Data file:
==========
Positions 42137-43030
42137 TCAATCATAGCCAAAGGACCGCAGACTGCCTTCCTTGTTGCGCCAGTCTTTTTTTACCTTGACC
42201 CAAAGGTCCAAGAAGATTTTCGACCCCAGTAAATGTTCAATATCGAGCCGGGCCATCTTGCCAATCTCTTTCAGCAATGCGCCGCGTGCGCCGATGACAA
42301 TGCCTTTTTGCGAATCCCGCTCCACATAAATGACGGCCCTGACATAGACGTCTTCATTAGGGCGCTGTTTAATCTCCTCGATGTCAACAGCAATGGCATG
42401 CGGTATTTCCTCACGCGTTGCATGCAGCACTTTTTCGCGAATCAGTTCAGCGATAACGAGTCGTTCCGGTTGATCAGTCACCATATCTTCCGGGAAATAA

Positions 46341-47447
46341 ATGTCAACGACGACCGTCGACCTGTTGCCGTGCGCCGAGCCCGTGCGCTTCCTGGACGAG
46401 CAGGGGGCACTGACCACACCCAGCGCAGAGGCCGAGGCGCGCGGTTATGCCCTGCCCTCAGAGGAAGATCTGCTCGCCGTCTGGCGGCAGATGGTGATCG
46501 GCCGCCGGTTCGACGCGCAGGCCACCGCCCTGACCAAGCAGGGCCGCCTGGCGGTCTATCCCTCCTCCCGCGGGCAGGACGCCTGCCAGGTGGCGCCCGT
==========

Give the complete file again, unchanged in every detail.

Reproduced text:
Positions 42137-43030
42137 TCAATCATAGCCAAAGGACCGCAGACTGCCTTCCTTGTTGCGCCAGTCTTTTTTTACCTTGACC
42201 CAAAGGTCCAAGAAGATTTTCGACCCCAGTAAATGTTCAATATCGAGCCGGGCCATCTTGCCAATCTCTTTCAGCAATGCGCCGCGTGCGCCGATGACAA
42301 TGCCTTTTTGCGAATCCCGCTCCACATAAATGACGGCCCTGACATAGACGTCTTCATTAGGGCGCTGTTTAATCTCCTCGATGTCAACAGCAATGGCATG
42401 CGGTATTTCCTCACGCGTTGCATGCAGCACTTTTTCGCGAATCAGTTCAGCGATAACGAGTCGTTCCGGTTGATCAGTCACCATATCTTCCGGGAAATAA

Positions 46341-47447
46341 ATGTCAACGACGACCGTCGACCTGTTGCCGTGCGCCGAGCCCGTGCGCTTCCTGGACGAG
46401 CAGGGGGCACTGACCACACCCAGCGCAGAGGCCGAGGCGCGCGGTTATGCCCTGCCCTCAGAGGAAGATCTGCTCGCCGTCTGGCGGCAGATGGTGATCG
46501 GCCGCCGGTTCGACGCGCAGGCCACCGCCCTGACCAAGCAGGGCCGCCTGGCGGTCTATCCCTCCTCCCGCGGGCAGGACGCCTGCCAGGTGGCGCCCGT